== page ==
'I never found my sister's body': Gazan photojournalist loses family, friends to airstrikes

Ali Jadallah on the grim reality of covering war

By Sa'adia Reza

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Published: Thu 11 Jan 2024, 6:54 PM

Last updated: Sat 13 Jan 2024, 2:33 PM

For a photographer, the lens through which he sees the world is one of the most powerful mediums to communicate. Colours speak a language that needs no interpretation, and every image translates differently to its viewer. But what happens when these images become not just the single most significant voice a photographer possesses, but essentially the only tool to communicate?

For Ali Jadallah, a young photojournalist from Gaza, his heartbreaking images were the sole, and probably the most effective, means to relay the grim reality of his war-ravaged homeland. Whether it’s the arrested grief in the eyes of a young girl who mourns her brother, or a funeral of a man, the pictures reflect a haunting narrative. The two photos won Ali recognition at Sharjah Award for the Best Press Photo in 2013-14 for their touching and powerful representation of the Palestinian sorrows.

Recently, another disturbing image came to life: that of a screaming mother clutching her little girl while standing amidst crumbling blocks of a bombarded site in Gaza. The photo by Jadallah, along with another picture of people carrying injured and dead Palestinians from rubble, were listed among TIME’s top 100 photos of 2023. This recognition, for many, is a dream come true, but for Ali, it was a bittersweet moment.

“Of course, I was happy to know that my photos were selected among the top 100, but I wish these images portrayed the beauty of Gaza; I wish they were joyful photos,” he said.

The photographer has filmed Gaza in the depths of its blackout during the war. His stark videos and images of airstrikes are both graphically visual and horrifically real. The vivid image of the Gaza night sky lighting up with flares, a skeleton of a neighbourhood in the aftermath of airstrikes, and many such pictures that reflect the agony, despair and gloom in Gaza present a reality that leaves little to imagination. “Each photo I capture narrates a story,” the journalist had once written on his social media account. While preferring to keep his private life under wraps, Jadallah had to speak up when he himself became ‘the story’. Early in the war, as he was covering the airstrikes, his house, too, was reduced to rubble, killing his father and siblings, and leaving him and his surviving family homeless.

“The whole world died suddenly. There were no feelings, there were no colours, there was nothing. I tried to call my brothers, but I knew they were under the rubble. Then I heard my mother’s voice — and I felt there was still hope in this world. I managed to pull her out. She was the only one who survived. We never found my sister’s body,” Jadallah wrote on his Instagram account at that time.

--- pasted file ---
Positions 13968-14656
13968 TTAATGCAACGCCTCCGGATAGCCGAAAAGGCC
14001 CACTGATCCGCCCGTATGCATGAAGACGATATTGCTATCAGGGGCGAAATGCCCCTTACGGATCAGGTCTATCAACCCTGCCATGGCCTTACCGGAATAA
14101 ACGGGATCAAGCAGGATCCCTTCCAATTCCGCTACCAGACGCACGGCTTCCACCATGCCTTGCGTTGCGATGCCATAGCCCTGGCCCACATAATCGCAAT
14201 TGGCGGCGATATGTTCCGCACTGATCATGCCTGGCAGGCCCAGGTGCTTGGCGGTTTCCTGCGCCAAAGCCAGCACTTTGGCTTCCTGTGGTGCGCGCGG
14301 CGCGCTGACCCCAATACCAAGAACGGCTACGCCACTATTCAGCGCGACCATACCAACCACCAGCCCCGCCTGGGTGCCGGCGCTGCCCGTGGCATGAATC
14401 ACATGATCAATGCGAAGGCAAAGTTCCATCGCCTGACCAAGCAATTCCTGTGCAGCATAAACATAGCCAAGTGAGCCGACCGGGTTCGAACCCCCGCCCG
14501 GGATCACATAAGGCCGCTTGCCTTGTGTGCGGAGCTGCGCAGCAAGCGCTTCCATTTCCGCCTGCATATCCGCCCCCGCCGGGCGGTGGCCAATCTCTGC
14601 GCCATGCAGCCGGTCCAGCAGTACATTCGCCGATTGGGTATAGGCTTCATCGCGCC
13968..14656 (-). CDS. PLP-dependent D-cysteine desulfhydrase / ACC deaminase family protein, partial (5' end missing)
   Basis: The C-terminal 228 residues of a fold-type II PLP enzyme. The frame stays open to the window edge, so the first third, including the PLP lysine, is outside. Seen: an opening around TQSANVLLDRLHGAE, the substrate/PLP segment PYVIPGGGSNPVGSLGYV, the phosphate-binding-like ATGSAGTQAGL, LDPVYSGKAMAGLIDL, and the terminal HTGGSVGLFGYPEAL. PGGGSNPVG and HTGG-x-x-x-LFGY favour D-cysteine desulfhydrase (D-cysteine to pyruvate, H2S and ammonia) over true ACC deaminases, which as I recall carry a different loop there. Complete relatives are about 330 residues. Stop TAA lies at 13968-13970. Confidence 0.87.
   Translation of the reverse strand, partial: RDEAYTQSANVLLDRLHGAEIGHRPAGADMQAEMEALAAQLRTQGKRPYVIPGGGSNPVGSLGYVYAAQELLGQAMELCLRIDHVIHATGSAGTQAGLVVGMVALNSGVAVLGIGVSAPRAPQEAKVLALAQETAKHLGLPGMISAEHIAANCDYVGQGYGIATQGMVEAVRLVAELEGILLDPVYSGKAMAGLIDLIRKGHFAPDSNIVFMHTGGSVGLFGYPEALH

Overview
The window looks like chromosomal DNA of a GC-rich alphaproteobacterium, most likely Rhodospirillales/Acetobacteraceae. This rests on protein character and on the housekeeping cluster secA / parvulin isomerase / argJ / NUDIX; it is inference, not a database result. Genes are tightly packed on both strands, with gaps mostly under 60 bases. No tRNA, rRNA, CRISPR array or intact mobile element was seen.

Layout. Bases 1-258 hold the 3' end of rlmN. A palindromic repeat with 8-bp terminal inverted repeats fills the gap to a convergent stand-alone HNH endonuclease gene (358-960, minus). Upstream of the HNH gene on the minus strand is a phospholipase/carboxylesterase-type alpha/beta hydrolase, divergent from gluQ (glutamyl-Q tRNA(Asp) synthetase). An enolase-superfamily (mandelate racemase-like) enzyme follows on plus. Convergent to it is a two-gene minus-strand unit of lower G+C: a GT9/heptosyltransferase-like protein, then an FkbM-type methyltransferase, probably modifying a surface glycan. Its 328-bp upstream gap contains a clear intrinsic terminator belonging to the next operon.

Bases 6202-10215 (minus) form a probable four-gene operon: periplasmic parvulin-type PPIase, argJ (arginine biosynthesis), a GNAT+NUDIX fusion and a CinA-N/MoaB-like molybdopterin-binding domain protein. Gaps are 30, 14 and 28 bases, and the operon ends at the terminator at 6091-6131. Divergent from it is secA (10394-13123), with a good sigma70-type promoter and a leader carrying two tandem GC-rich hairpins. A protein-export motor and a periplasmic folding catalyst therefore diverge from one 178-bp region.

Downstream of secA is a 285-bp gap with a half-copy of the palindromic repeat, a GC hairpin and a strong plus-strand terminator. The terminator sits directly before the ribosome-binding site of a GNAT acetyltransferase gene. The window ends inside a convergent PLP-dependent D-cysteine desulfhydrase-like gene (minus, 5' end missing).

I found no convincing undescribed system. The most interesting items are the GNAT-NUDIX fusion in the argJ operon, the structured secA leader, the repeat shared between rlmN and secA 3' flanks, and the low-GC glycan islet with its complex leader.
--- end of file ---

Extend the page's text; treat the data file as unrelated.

Yet, despite this loss, the Palestinian in him became more resilient. Leaving his family in the south of Gaza, which was relatively safe at that time, Ali continued documenting the events of the war in the hope that the world will understand the profound tragedy that his people are suffering. “I wanted my photos to move the world and I wanted this (the war) to end. But despite all the photos I published this war continues,” he said.

Being a journalist in a war zone comes with its own set of challenges, but for journalists in Gaza, it’s far more traumatic and riskier given that the strip has now become one of the most dangerous places in the world. They are the eyes and the ears of Gaza, recording the tragedy as it unfolds. Risking their lives every day to document the fresh horrors of the war, the journalists are painfully aware of the fact that this could potentially be the last picture they are taking, the final video they could be shooting. Not only are they covering the killings and suffering of the people in Gaza, but there’s always a chance that many of them could be their loved ones.

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But this knowledge has never deterred Jadallah from performing his duties. As a photojournalist for a news agency, he has courted danger several times in the past as well. Facing extreme challenges, the least of which was severe connectivity issues, he continues to share videos and images from his homeland, sometimes in real-time by going live on Instagram.

“Despite all the violence we have been witnessing, I have never thought of leaving Gaza. I was born and raised here, and now my family is buried here; I will never leave Gaza whatever happens,” he said when asked if he had ever thought of moving out of Palestine.

But as the war limps into the fourth month, the mood in Gaza has shifted from hope to despair to frustration and anger. The mental stress piles up brick by brick as tragic news continues to pour in.

“Every single day I receive news (of death) of a beloved person. Every single day my frustration and despair increases. The killing must stop; my heart can’t handle all this loss,” he said.


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